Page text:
It's December now, and Leah's and my evening rides no longer begin in the daylight. We crossed the Golden Gate Bridge as sunset's last gasp of crimson sank into the horizon. The low-angle light gave the ocean surface a startling depth of texture, with white caps and indigo shadows etched into every tiny wave. There was a clear frost to the air as we climbed over the Coastal Trail and dropped into the encompassing darkness of Rodeo Valley. The thousand-foot hills of the Headlands loomed overhead like black summits.
"It's pretty cool how you can ride bikes from the city, and twenty minutes later end up somewhere so dark and quiet," I said.
"The Marin Headlands are magical," Leah agreed.
We climbed over the ridge into the next valley, which was even frostier than Rodeo. I was trying to get the hang of my clipless pedals, which I put on my full-suspension Element precisely so I would get more used to clipless pedals. It felt awkward and uncomfortable as I navigated these now-unfamiliar trails, reduced to intimidating contours and shadows by the white beam of my headlight. I hesitated often and crept over tiny ruts as though I were maneuvering a steep rock garden. Mountain biking these days ... what's wrong with me?
The night was clear and stunning; every time we climbed over the ridge, we could see sparkling detail in the sea of city lights across the Bay. The the west, there was only the Pacific, black and infinite. I loved being out there, but continued to fight with my bike, wrenching it over rocks and once tipping over while I was still clipped in, unable to free my left foot from the pedal. Argh, clipless. But there was a deeper, more pervasive feeling than my clipless frustrations — something I've wrestled with every time I've ventured onto trails with my bike since late last year. Fear.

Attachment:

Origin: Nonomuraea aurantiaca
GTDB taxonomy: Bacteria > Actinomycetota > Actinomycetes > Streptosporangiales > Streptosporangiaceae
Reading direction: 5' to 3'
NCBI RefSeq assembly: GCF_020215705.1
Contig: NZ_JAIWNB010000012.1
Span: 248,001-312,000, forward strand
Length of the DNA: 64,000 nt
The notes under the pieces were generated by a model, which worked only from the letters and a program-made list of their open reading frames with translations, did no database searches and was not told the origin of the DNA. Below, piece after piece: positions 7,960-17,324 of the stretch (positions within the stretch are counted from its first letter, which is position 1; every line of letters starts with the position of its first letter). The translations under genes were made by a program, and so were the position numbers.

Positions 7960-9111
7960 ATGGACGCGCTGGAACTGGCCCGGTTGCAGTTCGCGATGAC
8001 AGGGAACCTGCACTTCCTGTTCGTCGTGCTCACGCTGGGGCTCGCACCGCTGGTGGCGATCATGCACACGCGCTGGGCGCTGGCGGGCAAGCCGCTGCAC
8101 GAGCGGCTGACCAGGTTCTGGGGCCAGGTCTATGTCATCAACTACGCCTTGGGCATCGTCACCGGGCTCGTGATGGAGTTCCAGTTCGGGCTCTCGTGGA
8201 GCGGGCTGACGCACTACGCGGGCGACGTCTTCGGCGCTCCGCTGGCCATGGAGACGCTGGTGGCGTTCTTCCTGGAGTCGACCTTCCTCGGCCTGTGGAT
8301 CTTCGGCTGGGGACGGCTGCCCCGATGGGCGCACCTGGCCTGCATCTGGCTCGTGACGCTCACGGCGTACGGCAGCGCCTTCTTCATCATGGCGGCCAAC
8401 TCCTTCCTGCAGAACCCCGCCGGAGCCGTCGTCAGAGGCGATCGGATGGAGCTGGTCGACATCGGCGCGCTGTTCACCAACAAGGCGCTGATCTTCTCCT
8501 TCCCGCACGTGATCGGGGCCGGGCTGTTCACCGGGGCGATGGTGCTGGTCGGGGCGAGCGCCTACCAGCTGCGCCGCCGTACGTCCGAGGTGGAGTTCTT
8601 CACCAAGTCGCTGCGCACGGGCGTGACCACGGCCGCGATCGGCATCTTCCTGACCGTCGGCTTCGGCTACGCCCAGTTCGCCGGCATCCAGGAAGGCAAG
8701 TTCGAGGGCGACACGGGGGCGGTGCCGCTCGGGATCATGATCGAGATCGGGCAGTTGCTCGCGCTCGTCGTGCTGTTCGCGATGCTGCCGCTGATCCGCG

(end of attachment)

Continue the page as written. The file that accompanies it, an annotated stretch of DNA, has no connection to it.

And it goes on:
I caught up to Leah, who had unclipped at a tight turn where she crashed the last time we rode. "I can't believe I stopped here," she said. "Ever since I crashed ..."
"I'm the same way," I replied. "This is why I only get worse at mountain biking, not better."
It's difficult for me to deny anymore. I am afraid on a mountain bike, genuinely. And it's not that I believe this fear is something I can't or don't overcome, but I do need to acknowledge it's there. This fear rose to the surface after I crashed in Steven's Creek Canyon in August 2011. The resulting injuries were not serious, but thanks to exposed nerve endings deep in my elbow, did develop into the most physically painful experience I've been through yet. It left an impression. One I'm not proud of, but I have to be honest. Trail riding hasn't been the same since. And I find myself avoiding challenging terrain, becoming rustier and more timid by the week. Friends like Leah are encouraging, but I'm not sure what to tell her. Yes, I need to practice more. But what should I do about an activity that doesn't bring me the same level of joy that it used to, largely because I'm afraid? It a difficult, but genuine question.
I was going to write more about this today, my fear and how I can overcome it, but like most of the rest of the nation, I feel somber and sad after the Friday morning school shootings in Connecticut. It's not a day to dwell on bike fear. As we reflect on tragedy, there are a lot of voices demanding solutions, each one trying to be louder than the next. I suspect it's not a question that can be answered, but rather a symptom of an infected culture — one that's been fearful for far too long.